2. Peripheral vomiting . It is the gastroduodenal starting point, accompanied by nausea and retching. It may or may not calm discomfort and is seen in gastritis, gastric or duodenal ulcer, gastric cancer.
  3. Reflex vomit . The starting point is extra gastroduodenal; it is accompanied by other symptoms of the underlying disease. It does not calm the discomfort. It is observed in appendicitis, adnexitis, peritonitis.

According to its composition, vomiting can be:

  1. Food . Contains easily recognizable foods. Within this group is retentionist vomiting, which indicates the presence of a pyloric syndrome, in which the expelled material remains in the stomach for more than twelve hours, usually one or two days, and is never bilious.
  2. Mucous . It consists of a mixture of gastric juice and saliva. It is the typical vomit of the alcoholist, called morning pituita, generally unique. It can also appear in pregnancy.
  3. Bilious . It contains bile and is yellowish or greenish in color, depending on how long it stays in the stomach. Leaves a bitter taste in the mouth. It is almost always observed in liver and gallbladder conditions, duodenal stenosis, acute pancreatitis, migraine, or in states of repeated vomiting.
  4. Bloody . It occurs in pathologies that cause hematemesis (upper digestive hemorrhage). It can be red blood in the case of a recent hemorrhage, or dark, "in coffee grounds", in circumstances of gastric retention of blood.
  5. Sterraceous or fecaloid. It is one in which fecal matter is eliminated. It accompanies lower intestinal obstructions, or gastrocolic fistulas.
  6. With foreign bodies . Expulsion of gallstones occurs, due to cholecystogastric or cholecystoduodenal fistulas, parasites (ascaris and tapeworms), swallowed foreign bodies (pits, hairs: "trichobezoar").

Due to its frequency, vomiting is divided into isolated, in crisis (gastric intolerance) and unbearable (uremia, cancer, high ileus).

The timing of vomiting aids in diagnostic guidance. Morning vomiting is common observation in uremia, alcoholism (dry retching) and during the first trimester of pregnancy. The one that appears four hours after an ingestion and is copious indicates gastric retention. Postprandial vomiting can be a manifestation of gastritis or a pyloric spasm.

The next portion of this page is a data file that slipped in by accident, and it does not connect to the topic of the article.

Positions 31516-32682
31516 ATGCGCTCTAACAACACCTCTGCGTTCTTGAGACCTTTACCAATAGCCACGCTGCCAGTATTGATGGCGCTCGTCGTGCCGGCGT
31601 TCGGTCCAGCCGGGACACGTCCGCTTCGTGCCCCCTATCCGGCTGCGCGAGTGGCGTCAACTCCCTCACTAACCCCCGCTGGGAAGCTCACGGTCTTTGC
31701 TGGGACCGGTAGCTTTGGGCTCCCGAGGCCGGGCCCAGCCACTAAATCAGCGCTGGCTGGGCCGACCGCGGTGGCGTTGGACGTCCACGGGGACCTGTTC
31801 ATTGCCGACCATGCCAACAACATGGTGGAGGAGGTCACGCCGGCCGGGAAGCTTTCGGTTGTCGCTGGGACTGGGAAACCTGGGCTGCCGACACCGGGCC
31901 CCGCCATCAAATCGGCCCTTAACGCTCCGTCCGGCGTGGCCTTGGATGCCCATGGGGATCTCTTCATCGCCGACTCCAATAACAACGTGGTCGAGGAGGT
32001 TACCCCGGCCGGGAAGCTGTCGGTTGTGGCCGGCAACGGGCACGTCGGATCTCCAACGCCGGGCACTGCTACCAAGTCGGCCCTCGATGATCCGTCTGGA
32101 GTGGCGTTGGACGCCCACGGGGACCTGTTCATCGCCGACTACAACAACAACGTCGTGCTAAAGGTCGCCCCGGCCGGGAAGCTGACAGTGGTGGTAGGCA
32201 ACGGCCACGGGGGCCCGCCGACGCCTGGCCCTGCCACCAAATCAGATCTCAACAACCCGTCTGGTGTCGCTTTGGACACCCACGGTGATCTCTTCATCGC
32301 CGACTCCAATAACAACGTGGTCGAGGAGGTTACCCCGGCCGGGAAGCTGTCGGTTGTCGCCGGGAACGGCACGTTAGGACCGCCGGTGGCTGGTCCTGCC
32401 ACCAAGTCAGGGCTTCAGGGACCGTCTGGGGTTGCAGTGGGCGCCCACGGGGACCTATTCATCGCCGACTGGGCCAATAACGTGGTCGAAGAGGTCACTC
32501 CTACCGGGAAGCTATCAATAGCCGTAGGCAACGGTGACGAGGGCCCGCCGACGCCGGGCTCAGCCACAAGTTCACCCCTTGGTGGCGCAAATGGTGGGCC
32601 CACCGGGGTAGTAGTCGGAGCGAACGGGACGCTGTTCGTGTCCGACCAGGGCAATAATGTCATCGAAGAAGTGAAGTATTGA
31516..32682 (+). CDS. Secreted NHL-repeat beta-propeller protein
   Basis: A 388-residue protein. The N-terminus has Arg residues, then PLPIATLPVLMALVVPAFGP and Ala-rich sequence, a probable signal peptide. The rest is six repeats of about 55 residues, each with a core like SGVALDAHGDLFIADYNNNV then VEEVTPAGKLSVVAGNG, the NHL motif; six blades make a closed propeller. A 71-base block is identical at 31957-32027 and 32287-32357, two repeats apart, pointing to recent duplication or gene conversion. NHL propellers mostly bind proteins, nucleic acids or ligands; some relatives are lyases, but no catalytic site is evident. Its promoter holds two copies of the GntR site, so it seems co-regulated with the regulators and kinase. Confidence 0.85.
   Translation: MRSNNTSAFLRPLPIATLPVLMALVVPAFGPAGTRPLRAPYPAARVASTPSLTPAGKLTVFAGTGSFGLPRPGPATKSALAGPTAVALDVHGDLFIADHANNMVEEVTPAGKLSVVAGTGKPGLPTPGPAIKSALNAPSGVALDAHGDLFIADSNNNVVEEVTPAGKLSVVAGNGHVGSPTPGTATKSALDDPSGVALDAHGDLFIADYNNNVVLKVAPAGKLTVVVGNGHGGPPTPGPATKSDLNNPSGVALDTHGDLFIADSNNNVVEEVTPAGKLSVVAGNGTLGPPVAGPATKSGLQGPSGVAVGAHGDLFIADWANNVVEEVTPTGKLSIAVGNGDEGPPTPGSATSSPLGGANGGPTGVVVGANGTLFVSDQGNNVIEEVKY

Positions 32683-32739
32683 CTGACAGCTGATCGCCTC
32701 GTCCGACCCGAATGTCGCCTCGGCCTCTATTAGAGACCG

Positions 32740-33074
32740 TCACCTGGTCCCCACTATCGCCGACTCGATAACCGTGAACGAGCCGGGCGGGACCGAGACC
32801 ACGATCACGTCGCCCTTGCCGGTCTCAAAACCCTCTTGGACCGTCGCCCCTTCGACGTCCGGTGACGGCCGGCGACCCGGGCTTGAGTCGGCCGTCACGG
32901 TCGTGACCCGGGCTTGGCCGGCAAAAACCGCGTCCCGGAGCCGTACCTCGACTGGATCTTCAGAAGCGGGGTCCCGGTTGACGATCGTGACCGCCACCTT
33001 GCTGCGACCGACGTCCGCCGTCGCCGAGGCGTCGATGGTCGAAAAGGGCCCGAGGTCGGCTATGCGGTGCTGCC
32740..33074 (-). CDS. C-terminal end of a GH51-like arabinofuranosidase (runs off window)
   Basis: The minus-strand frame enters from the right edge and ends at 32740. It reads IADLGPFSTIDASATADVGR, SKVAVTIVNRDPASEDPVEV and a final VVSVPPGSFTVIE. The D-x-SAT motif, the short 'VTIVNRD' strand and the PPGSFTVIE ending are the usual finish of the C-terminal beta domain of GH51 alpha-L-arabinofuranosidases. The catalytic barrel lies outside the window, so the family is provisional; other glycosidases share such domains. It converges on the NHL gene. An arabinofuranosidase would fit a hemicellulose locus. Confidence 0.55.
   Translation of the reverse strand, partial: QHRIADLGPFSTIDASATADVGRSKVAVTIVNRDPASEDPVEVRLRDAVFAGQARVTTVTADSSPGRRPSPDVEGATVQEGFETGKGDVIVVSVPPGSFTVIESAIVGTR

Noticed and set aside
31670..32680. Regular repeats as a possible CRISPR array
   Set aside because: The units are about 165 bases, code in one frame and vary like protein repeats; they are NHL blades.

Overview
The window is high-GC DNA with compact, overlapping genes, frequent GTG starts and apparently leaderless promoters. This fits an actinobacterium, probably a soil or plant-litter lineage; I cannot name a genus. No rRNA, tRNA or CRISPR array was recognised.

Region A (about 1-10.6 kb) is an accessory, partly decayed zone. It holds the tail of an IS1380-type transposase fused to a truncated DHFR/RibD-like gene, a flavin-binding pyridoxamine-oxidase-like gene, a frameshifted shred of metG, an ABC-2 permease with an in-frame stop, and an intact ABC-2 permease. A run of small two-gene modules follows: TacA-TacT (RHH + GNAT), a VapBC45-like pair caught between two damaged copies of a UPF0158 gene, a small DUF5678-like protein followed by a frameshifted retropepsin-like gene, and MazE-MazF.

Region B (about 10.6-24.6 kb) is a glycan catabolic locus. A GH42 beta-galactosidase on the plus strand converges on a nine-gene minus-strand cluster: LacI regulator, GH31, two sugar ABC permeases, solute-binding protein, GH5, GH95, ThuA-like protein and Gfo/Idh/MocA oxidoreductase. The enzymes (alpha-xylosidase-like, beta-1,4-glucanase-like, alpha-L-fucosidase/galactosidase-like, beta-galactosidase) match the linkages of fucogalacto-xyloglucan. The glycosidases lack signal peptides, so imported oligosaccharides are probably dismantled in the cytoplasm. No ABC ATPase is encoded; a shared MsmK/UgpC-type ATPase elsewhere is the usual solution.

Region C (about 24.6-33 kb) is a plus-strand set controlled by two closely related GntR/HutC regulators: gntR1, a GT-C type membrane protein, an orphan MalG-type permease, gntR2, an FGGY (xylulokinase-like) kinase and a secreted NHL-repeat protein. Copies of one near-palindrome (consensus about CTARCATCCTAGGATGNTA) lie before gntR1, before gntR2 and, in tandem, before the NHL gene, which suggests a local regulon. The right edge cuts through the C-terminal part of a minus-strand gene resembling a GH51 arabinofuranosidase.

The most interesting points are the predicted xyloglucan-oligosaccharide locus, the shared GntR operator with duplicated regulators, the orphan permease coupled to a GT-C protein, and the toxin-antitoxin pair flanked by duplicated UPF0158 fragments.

Interrogation and study methodology

Before a vomiting patient, a good questioning is important, which allows defining the initiation moment, the frequency, the time from the beginning, the composition, the concomitant symptoms and signs, the presence or not of nausea, and the temporal relationship with the intake. .

It is also interesting to know the existence of a surgical history or gastrointestinal, metabolic or capable of producing nausea and vomiting, the intake of medications or drugs, alcohol, and if the patient is a smoker. The association with general symptoms (weight loss, anorexia) should be questioned, as well as evaluating the psychological state and social history of the patient. The physical examination must be complete, with special emphasis on the presence of fever, jaundice, neurological abnormalities, and on the abdominal and cardiovascular examination.

Laboratory studies should include blood count, erythrocyte sedimentation, uremia, glycemia, calcaemia, ionogram, transaminases, alkaline phosphatase, amylasemia, bilirubin, blood gases (if an alteration of acid-base balance is suspected) and complete urine. In special situations, specific studies will be requested, such as pregnancy tests in case of amenorrhea.

An electrocardiogram and chest and direct radiographs of the standing and lying abdomen will be obtained.

For the rest of the studies, the orientation derived from a correct clinical evaluation (gastric aspiration, esophagus-gastro-duodenoscopy, contrast studies of the stomach and gallbladder and abdominal ultrasound) will be used. You can also study the composition of vomiting (occult blood).